Five Movies To Watch When You’re Done With “Cyrano”

Five Movies To Watch When You’re Done With “Cyrano”

Five Movies To Watch When You’re Done With “Cyrano”

Musical films have been taking over the big screen lately and the musical romantic drama film Cyrano is one of the crowd favorites for this year. The film is directed by Joe Wright with a screenplay by Erica Schmidt and is based on Schmidt’s 2018 stage musical of the same name, which was based on the 1897 Edmond Rostand play Cyrano de Bergerac. The film stars Peter Dinklage, Haley Bennett, Kelvin Harrison Jr., and Ben Mendelsohn. It follows the story of brilliant swordplayer Cyrano de Bergerac who is in love with his childhood friend Roxanne. Insecure about his appearance and convinced he will be rejected, he does not pursue her. Roxanne happens to be in love with someone else, a young recruit named Christian, and Cyrano ends up helping the tongue-tied Christian woo Roxanne. The film received generally positive reviews and it was nominated for several awards, including a Best Motion Picture – Musical or Comedy and Best Actor in a Motion Picture – Musical or Comedy (Dinklage) at the 79th Golden Globe Awards, four nominations at the 75th British Academy Film Awards, and a Best Costume Design nod at the 94th Academy Awards. In a review by Variety, they praised Dinklage’s performance in the film saying, “Hollywood may have been slow to recognize it, but Dinklage truly merits leading-man status, and while his singing voice leaves something to be desired, Schmidt’s bespoke script plays to many of the star’s unique strengths — it’s a love letter the likes of which Rostand would no doubt approve.” The Wrap praised both leads in their review and wrote, “As the movie’s lead, Dinklage has many chances to use his comic timing and dry witty delivery. As for Roxanne, Bennett brings the right amount of lovestruck naivete to match Cyrano’s tortured soul.” If you enjoyed Cyrano and you’re looking for similar films to watch, we’ve rounded up five movies to put on your list.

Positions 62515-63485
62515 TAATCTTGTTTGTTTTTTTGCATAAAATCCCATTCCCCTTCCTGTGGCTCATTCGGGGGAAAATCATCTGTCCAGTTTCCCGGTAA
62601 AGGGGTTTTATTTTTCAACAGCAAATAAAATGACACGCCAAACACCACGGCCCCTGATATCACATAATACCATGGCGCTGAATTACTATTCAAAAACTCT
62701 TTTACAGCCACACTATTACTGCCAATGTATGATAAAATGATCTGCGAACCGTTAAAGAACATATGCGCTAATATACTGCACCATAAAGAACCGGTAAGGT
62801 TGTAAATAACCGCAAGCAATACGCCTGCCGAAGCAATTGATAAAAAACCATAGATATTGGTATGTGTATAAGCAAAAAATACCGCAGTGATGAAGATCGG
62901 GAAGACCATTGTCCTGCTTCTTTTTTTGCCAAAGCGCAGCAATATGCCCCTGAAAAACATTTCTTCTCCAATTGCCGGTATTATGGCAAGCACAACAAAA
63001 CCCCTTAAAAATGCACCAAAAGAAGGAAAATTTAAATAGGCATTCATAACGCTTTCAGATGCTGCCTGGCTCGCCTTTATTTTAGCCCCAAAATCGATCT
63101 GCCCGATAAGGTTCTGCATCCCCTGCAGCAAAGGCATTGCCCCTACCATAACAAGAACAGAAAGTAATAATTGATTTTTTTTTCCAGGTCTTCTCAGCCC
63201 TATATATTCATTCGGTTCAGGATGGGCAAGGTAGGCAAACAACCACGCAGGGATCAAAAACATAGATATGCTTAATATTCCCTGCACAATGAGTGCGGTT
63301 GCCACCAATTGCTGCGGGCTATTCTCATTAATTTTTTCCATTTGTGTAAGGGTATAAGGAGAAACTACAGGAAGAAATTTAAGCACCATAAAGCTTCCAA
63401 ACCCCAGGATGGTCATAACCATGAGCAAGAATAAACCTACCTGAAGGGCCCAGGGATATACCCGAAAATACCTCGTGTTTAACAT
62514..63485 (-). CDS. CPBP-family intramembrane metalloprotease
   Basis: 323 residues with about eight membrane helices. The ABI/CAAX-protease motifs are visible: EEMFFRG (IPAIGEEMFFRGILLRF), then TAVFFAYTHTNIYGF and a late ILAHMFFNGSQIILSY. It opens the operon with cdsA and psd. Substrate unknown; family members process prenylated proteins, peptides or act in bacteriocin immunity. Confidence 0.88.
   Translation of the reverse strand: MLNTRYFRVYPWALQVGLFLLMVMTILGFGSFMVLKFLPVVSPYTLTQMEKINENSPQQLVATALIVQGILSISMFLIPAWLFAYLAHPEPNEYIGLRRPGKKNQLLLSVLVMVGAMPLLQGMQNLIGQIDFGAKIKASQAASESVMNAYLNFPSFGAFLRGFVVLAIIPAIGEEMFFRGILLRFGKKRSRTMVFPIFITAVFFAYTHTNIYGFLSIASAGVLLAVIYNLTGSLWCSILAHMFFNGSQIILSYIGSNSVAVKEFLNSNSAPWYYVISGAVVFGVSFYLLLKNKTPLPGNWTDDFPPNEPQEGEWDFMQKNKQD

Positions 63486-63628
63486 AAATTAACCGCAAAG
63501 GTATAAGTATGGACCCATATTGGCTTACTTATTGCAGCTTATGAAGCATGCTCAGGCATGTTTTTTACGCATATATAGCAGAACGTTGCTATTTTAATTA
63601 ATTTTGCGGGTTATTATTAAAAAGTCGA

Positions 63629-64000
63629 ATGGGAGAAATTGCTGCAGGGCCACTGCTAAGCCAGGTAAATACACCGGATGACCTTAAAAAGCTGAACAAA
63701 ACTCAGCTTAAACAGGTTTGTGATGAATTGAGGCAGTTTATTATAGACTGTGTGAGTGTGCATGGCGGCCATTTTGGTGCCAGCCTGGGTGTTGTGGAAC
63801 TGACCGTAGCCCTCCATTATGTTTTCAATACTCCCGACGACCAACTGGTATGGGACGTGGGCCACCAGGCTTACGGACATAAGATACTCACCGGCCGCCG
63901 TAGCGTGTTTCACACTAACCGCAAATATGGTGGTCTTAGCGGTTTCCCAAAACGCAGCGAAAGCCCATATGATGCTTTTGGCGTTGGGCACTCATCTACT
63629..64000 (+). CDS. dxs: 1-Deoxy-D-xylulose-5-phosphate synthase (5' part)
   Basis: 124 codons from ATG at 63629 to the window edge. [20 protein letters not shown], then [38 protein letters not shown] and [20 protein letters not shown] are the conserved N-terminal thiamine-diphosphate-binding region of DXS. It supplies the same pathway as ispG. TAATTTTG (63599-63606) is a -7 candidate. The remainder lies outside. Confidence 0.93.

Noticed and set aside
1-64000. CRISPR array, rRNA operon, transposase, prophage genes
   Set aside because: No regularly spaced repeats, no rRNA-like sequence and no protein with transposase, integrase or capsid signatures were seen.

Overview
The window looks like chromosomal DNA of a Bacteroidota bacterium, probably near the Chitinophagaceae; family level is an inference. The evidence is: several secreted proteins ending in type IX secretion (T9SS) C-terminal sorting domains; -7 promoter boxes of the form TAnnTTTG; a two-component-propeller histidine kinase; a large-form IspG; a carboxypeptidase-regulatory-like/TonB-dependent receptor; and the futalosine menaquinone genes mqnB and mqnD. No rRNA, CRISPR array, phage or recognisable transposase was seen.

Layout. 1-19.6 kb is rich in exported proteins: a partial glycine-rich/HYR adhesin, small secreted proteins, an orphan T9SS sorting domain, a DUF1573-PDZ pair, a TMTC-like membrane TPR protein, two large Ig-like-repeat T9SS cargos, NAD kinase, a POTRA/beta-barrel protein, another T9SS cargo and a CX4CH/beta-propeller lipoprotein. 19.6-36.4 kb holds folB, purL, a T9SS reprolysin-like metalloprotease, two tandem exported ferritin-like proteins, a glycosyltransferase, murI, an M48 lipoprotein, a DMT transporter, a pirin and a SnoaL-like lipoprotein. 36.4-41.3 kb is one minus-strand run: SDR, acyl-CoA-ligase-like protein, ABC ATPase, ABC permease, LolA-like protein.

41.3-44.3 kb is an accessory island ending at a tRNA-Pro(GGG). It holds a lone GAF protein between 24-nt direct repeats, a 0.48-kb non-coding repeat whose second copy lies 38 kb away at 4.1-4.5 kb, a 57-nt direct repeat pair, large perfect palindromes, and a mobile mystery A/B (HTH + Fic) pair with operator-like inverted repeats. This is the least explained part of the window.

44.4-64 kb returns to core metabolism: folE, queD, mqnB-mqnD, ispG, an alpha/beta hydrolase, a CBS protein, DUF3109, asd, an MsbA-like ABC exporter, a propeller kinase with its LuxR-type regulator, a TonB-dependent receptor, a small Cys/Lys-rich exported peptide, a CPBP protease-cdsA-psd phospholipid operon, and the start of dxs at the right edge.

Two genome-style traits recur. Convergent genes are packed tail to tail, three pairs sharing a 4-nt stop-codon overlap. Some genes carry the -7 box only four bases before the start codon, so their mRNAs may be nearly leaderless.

Roxanne and Cyrano shares the same inspiration in retelling Edmond Rostand’s 1897 verse play Cyrano de Bergerac. The 1987 American romantic comedy film Roxanne was directed by Fred Schepisi and stars Steve Martin and Daryl Hannah. It’s a modern take on the classic tale and tells the story of firefighter C. D. Bales (Steve Martin) who falls in love with Roxanne Kowalski (Daryl Hannah). Just like Cyrano, Bales refuses to pursue the girl of his dreams because of his appearance, his enourmous nose. Bales also ends up helping another guy pursue Roxanne by helping him write letters for her. The film received several accolades which includes being nominated for Best Performance by an Actor in a Motion Picture – Comedy/Musical: Steve Martin at the Golden Globe Awards, and winning the LAFCA Award and NSFC Award for Best Actor. A review published by Roger Ebert praised the film saying, “What makes “Roxanne” so wonderful is not this fairly straightforward comedy, however, but the way the movie creates a certain ineffable spirit. Martin plays a man with a smile on his face and a broken heart inside – a man who laughs that he may not cry.”

The Age Of Innocence

The 1993 American historical romantic drama film The Age of Innocence although not a musical share similar romantic themes with Cyrano.The film is directed by Martin Scorsese and is an adaptation of the 1920 novel of the same name by Edith Wharton. The film stars Daniel Day-Lewis, Michelle Pfeiffer, Winona Ryder and Miriam Margolyes. Set in nineteenth-century New York, the film follows a young lawyer who falls in love with a woman whom he is legally representing for a case. The budding romance between the two turns out to be more complicated as the woman is her fiance’s cousin. The film received critical acclaim, and received several awards and nominations which include winning the Academy Award for Best Costume Design, and being nominated for Best Actress in a Supporting Role (Winona Ryder), Best Adapted Screenplay, Best Original Score and Best Art Direction. Miriam Margolyes also won the Best Supporting Actress BAFTA in 1994. The Rolling Stone published a review about the film and wrote, “The Age of Innocence touches a nerve that owes nothing to cozy nostalgia. Scorsese has made the most extravagantly heartfelt film of his career about the impossibility of believing that love conquers all.”